The statement also alleged that in the first 18 days of September, TCN’s incapacitated network caused 5,311 interface disruptions with one of the DisCos.
“Over a hundred partial and total system collapse recorded since privatisation and nine total system collapses so far this year; multiple transmission interface deficiencies with 5,311 TCN interface interruptions in one DisCo franchise area, from September 1 – 18, 2019,” the statement read in part.
On the claims of load rejection, ANED said it owes obligation to the 10 DisCos who have invested about $1.4 billion in the networks, insisting that the DisCos had not rejected energy load as TCN claimed in its publication. ANED also accused TCN of falsifying data that conflicts the data presented to DisCos by the National Control Centre (NCC) which is under TCN and coordinates power allocation to DisCos.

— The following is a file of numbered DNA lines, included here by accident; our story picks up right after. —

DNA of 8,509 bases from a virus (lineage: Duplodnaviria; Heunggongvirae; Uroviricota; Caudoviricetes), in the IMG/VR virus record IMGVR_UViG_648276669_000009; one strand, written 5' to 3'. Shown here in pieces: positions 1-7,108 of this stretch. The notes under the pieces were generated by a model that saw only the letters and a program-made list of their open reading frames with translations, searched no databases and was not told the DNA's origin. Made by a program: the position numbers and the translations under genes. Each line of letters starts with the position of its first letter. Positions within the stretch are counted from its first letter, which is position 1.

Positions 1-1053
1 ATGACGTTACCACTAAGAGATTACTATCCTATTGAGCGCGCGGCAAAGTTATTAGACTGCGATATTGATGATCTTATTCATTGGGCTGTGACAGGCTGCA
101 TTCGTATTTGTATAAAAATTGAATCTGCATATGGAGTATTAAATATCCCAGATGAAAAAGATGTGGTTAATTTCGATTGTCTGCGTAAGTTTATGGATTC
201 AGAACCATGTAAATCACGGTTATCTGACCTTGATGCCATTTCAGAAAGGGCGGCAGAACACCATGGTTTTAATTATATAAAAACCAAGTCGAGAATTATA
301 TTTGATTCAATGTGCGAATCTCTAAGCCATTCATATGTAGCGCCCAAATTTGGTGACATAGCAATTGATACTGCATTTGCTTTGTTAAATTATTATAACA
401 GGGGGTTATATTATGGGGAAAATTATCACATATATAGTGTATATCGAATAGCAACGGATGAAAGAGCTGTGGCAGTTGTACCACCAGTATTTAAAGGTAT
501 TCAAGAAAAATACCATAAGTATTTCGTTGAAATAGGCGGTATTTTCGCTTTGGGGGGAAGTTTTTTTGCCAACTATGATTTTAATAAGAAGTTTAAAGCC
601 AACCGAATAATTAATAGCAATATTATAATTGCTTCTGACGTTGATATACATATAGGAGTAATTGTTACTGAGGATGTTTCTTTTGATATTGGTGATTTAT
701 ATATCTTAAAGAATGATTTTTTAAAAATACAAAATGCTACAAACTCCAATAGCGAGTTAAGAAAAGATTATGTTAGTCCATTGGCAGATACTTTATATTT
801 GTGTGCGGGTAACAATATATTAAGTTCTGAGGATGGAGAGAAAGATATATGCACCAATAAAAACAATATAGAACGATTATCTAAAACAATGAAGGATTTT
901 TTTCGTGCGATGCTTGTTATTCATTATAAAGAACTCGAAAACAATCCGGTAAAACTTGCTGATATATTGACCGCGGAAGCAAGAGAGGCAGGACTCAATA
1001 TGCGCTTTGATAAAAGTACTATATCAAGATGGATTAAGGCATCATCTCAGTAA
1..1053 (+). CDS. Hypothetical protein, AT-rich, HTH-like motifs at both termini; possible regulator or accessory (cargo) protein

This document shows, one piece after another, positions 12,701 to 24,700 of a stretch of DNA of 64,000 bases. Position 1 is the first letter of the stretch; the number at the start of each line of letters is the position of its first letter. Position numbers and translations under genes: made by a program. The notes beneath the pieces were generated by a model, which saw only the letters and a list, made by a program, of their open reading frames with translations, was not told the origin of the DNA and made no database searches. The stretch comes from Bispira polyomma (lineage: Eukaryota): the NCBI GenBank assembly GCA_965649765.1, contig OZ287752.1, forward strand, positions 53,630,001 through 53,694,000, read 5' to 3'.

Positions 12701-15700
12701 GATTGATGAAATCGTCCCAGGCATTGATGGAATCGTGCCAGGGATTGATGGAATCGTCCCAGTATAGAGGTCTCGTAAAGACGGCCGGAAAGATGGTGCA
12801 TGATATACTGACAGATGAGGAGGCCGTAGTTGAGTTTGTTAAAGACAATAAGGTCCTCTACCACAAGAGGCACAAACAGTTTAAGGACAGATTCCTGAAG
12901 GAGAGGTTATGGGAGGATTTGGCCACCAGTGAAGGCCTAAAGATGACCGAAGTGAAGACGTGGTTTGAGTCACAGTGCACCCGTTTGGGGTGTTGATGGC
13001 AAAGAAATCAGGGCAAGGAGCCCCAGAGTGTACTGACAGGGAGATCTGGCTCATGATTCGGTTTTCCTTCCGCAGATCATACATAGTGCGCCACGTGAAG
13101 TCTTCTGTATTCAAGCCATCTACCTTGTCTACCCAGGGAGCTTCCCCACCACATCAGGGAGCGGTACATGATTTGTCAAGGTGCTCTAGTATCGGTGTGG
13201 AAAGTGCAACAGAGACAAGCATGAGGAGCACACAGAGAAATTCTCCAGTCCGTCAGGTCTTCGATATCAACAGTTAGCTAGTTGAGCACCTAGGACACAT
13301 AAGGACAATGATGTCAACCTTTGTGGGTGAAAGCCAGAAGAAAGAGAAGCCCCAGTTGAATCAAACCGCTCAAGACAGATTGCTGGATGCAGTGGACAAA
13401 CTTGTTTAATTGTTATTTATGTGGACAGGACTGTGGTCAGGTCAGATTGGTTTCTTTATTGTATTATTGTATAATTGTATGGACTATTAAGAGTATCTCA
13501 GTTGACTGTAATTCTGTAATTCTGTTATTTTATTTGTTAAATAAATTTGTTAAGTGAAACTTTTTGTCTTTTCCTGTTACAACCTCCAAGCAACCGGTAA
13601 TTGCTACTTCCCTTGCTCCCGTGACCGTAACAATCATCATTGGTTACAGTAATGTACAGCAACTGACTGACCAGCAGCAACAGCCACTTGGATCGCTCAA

While TCN headquarter data published on September 20th, 2019, shows 13,963 megawatts (MW) of energy was delivered to DisCos between August 22nd and 24th of 2019, the NCC data actually shows it was 19,173MW. This ANED said indicated a conflicting difference of 5,208MW data within the same company.
“It raised questions as to the veracity and accuracy of TCN’s response, in terms of the energy that it delivered to the DisCos. How could TCN’s supposed sent-out or delivered energy exceed that recorded by its control centre, the singular source for such information,” ANED wondered.
While urging TCN to focus on improving its network, the DisCos said except for February 1st, 2016, when TCN wheeled 4,557MW, it has never wheeled sufficient energy to meet the DisCos’ energy off-take assumptions specified under Multi Year Tariff Order (MYTO) 2015.